“How microbes govern us”
In the AST released Russian translation of the book by British science journalist ed Yong “How microbes govern us”. It is devoted to microorganisms — the constant companions of all animals on Earth, including humans. Yong clearly shows how our lives depend on bacteria and other microbes that inhabit our body. They not only bring us harm, as many people think, but also protect our health and even give us important abilities. N + 1 offers its readers a fragment of a new Russian translation of the book Jong, who complied with our friends at popular science magazine “Batrahospermum”. In this snippet, explains how bacteria help animals to adapt to vegetable poisons.
Living beings, as a rule, don’t particularly want to eat them. They are protected. Animals have a choice — to fight or to flee. Plants are not as mobile, so they rely on chemical protection. Their tissues are filled with substances that make them undesirable for herbivorous animals — poisons that harm the health, deprived of the opportunity to have offspring, lead to weight loss or neurological disorders, provokes the appearance of tumors or miscarriages or simply kill them.
Creosote Bush is one of the most common plants in the deserts of the southwest USA. He achieved success thanks to its resistance to drought, aging and jaws of animals. Its leaves are covered with resin, which contains hundreds of chemicals, together constituting up to a quarter of the dry weight of shrub. This mixture exudes a sharp and memorable scent, which is especially felt when the leaves get wet in the rain. They say that the creosote smells like rain, but actually the rain smells like creosote.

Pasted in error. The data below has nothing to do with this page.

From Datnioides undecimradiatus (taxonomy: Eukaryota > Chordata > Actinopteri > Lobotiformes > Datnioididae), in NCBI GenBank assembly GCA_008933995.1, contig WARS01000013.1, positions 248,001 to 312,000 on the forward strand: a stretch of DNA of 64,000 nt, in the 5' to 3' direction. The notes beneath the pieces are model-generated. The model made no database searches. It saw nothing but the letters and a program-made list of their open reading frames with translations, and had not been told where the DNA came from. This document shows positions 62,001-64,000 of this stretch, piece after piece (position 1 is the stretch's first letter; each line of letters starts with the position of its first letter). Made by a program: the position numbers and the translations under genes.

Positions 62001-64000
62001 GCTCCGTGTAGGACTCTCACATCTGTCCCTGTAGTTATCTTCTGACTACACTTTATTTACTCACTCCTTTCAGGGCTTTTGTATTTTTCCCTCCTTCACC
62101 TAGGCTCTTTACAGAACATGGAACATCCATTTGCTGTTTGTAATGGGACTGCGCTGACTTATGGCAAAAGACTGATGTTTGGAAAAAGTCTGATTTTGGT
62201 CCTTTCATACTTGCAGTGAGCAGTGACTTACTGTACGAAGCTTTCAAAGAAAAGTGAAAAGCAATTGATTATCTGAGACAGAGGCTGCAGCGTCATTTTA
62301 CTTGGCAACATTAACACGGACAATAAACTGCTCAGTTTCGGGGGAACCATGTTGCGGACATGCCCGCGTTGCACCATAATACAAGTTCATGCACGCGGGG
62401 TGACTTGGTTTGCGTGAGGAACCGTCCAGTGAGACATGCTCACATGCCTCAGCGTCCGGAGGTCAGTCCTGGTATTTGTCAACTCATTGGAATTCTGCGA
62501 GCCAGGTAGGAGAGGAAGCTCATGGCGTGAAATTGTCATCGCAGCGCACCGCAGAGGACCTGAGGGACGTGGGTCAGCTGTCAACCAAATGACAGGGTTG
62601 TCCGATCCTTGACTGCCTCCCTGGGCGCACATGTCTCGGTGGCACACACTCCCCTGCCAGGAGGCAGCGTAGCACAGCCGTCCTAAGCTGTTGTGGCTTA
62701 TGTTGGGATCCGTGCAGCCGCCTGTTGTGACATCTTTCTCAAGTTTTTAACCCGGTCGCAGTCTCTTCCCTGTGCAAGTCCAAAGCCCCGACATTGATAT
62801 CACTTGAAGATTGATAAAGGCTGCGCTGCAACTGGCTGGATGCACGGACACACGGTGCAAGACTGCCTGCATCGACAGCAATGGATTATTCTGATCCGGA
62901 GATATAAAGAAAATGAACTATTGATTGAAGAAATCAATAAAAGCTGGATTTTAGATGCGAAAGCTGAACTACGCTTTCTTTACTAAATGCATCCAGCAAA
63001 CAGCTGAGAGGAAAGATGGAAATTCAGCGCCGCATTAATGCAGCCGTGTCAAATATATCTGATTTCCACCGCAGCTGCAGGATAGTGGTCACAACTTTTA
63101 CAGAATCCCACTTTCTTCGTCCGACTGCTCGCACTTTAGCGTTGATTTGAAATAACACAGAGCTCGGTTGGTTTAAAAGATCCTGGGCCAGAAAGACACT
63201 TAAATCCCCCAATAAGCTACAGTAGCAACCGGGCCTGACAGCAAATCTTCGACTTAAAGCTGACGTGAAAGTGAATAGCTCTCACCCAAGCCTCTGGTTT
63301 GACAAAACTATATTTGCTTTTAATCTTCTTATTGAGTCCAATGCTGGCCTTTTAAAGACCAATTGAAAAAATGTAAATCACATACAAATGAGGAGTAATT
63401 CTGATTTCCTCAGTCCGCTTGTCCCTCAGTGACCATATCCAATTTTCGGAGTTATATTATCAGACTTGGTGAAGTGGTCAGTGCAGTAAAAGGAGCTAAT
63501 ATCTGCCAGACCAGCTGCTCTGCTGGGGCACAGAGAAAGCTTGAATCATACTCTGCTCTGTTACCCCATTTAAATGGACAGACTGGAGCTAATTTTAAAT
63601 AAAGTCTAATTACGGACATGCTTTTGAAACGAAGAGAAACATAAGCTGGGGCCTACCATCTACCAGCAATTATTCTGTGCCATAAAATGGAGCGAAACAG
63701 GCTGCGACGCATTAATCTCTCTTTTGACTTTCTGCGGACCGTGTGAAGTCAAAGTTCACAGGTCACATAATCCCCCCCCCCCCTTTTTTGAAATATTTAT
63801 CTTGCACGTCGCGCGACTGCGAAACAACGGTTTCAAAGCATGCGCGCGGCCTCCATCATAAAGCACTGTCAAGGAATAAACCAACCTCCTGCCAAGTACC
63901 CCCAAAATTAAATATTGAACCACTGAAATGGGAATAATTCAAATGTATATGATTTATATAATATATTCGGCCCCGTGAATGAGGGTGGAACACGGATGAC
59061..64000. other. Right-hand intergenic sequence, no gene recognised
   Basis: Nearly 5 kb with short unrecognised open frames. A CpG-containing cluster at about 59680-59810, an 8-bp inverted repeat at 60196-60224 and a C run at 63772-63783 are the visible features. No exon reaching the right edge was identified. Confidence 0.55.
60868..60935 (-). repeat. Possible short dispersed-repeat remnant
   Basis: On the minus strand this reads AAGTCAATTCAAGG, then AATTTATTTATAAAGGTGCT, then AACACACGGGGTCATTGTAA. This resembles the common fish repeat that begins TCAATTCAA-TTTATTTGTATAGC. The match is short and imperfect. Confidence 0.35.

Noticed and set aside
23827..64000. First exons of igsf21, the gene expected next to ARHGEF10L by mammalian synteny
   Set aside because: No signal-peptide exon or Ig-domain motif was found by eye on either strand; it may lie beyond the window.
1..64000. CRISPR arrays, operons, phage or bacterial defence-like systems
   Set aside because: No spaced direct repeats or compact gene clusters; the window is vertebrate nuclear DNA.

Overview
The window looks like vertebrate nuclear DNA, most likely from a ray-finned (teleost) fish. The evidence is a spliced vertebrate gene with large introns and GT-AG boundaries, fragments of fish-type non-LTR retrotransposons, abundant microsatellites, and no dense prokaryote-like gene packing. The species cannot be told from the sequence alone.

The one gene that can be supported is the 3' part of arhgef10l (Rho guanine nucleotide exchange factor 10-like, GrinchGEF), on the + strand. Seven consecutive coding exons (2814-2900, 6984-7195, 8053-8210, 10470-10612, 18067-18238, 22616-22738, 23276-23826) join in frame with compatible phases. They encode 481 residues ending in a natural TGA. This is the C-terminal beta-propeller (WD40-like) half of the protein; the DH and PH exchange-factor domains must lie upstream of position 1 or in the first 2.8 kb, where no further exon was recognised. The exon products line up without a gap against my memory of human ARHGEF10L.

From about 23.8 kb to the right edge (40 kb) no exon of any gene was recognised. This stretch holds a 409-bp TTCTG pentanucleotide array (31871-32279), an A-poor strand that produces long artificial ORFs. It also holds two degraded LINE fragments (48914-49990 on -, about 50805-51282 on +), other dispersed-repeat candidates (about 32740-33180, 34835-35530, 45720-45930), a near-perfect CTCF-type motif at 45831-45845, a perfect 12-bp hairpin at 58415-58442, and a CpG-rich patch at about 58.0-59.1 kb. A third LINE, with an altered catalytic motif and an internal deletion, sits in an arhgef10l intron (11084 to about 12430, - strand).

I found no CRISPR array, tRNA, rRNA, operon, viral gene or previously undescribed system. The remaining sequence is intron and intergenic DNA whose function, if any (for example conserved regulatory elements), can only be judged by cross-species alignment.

Whatever it was, the smell of the resin is not harmful, but if swallowed, it damages the liver and kidneys. A lab rat, eating the leaves of the creosote Bush dies.
But with desert hamster, nothing happens. He still eats. And again. In the Mojave desert rodents like the leaves that in winter and spring, they mainly feed on them. Every day they eat up so much resin, that any other rodent would have long glued legs. How do they do it?
In animals, there are many ways to get around poisonous plants, but each method has its price. You can eat only the least poisonous part but the animal is choosy, the less the opportunity. To eat neutralizing substances, such as clay, but to find the antidote takes effort and time. It is possible to create a neutralizing enzymes, but it takes energy. Bacteria offer an alternative solution.
They are masters of biochemistry, able to break down anything from heavy metals to crude oil.
Poisons of plant origin? So easily! In 1970, scientists have suggested that microbes in the digestive tract to neutralize all poisons in your food before they get into the intestines. Due to the fact that microbes disarm meals in advance, animals do not have to think about antidotes. Ecologist Kevin Kohl suggested that their resistance desert hamster owes bacteria, and to test this theory he helped several millennia of climate change.